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Judge Throws Out Charges Against Gay Nigerian Men Attending a Party

gavel in front of Nigerian flag
Novikov Aleksey

The case was thrown out because of "lack of diligent prosecution," but the men could be re-arrested if more evidence emerges.

A federal judge in Nigeria "struck out" charges of homosexuality against 47 men arrested after attending a 2018 party, according to Reuters and Al Jazeera.

Nigerian law bans same-sex marriage and same-sex "amorous relationships," punishable by up to 14 years in prison. The men were facing charges related to public displays of affection, which carries a 10 year prison sentence.

The 47 men were arrested back in 2018 during a police raid on a Lagos hotel. Police said the men were "being initiated into a gay club," but the men say they were there attending a birthday party. The case has been seen as a test case of the Nigerian law, which would help establish what the burden of proof would be in similar arrests.

Prosecutors for the case said that they had several witnesses, but they had failed to produce those witnesses in previous hearings, and failed to attend Tuesday's hearing at the federal high court. After repeatedly failing to present evidence, Justice Rilwan Aikawa struck out the case due to "lack of diligent prosecution."

The case has been struck out, not dismissed, which means that under Nigerian law, the defendants could still be re-arrested and arraigned again on the same charges. This makes many of the defendants nervous.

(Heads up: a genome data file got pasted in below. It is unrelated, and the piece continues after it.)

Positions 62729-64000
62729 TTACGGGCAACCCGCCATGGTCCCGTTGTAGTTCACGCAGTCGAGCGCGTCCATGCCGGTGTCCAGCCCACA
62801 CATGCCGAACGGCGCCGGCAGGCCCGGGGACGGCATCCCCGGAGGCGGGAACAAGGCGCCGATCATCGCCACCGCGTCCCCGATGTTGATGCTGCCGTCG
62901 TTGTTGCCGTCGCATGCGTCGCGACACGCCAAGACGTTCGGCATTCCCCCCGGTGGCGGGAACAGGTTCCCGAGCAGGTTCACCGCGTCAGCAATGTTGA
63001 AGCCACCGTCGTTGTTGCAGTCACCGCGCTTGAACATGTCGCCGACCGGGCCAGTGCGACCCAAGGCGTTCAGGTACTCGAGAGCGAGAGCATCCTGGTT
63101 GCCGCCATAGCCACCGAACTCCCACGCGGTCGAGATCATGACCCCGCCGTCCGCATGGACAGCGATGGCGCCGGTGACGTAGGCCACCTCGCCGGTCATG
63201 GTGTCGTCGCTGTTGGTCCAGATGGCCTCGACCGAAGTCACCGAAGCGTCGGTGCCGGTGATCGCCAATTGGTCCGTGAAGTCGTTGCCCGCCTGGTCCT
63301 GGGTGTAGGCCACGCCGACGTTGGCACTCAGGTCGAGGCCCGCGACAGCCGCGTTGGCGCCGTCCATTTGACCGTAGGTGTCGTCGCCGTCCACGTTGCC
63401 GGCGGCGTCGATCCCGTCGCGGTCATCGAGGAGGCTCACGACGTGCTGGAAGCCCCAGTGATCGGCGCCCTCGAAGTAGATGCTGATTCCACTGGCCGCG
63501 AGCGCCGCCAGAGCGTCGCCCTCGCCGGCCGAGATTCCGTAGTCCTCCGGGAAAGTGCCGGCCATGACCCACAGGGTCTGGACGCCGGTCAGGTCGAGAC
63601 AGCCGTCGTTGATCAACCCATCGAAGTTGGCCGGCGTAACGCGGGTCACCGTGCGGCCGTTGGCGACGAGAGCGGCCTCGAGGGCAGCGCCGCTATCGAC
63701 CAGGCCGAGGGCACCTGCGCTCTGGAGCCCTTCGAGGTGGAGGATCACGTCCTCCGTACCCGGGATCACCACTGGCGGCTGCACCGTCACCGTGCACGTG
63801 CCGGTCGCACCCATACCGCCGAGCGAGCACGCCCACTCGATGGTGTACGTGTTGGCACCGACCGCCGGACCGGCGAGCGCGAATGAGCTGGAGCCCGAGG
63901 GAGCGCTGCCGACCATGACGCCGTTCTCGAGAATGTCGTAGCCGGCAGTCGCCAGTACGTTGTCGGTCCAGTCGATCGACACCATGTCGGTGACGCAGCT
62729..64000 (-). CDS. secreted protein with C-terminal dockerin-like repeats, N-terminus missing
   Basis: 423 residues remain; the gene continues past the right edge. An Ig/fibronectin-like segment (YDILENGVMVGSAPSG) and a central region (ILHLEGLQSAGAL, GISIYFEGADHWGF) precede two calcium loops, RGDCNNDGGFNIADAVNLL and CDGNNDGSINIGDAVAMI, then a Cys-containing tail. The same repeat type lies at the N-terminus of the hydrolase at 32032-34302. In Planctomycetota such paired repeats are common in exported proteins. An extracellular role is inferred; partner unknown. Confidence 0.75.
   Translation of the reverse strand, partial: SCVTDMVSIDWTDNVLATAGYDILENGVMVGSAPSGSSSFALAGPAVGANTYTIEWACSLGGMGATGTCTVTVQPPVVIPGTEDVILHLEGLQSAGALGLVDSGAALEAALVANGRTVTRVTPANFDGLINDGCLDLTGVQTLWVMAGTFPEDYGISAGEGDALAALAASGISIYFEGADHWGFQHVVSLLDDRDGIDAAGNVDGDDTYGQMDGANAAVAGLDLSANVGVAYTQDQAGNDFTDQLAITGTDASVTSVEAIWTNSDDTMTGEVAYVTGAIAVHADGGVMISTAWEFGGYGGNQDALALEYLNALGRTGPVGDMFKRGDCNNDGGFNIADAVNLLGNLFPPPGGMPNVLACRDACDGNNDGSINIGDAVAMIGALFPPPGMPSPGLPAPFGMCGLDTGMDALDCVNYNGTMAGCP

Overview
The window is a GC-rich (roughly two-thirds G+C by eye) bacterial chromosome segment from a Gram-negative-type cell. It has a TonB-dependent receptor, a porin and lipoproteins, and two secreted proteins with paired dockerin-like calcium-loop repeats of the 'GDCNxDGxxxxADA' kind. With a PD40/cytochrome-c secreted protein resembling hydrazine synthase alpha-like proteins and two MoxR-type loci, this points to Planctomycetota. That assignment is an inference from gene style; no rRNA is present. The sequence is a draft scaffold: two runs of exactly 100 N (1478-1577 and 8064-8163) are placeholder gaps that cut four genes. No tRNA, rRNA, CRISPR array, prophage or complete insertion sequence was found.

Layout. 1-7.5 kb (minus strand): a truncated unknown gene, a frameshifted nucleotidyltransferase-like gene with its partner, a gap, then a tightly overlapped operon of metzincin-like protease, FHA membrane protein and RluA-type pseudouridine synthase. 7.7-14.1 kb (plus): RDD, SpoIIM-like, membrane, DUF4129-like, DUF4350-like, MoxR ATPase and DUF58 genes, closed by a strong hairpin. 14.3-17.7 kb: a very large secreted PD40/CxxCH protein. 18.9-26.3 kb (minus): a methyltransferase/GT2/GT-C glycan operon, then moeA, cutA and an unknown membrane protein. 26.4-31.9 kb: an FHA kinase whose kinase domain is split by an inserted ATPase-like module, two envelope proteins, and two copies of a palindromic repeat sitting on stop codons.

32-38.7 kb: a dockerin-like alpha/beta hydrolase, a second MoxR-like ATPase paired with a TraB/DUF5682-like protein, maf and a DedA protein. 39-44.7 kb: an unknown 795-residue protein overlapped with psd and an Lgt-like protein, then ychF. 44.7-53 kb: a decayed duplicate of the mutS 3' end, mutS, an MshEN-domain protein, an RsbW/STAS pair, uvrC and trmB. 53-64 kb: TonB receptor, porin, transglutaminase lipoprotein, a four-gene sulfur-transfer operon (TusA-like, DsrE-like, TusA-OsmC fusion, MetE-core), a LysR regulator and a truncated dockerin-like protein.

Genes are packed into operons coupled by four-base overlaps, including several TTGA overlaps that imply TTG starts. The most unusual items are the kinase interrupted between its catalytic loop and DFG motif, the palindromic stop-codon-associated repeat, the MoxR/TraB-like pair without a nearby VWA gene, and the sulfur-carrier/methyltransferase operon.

"I am not happy, because I'm looking for the matter to end in a way that people will see me and believe what I have been saying from the beginning," siad Onyeka Oguaghamba, a taxi driver who said he was driving people to the party, not participating. Chris Agiriga, another defendant, said that just striking out the case won't get rid of the stigma associated with the arrest like a dismissal would. "Since the past two years," he said, "this has caused a lot of damage in my life."

Emmanuel Sadi, with the Initiative for Equal Rights, said that the case should show the government that these kinds of laws cannot be enforced. "You can't even build a case around it," he said, "I hope they realize how redundant it is as a law, and they are open to removing or repealing it."

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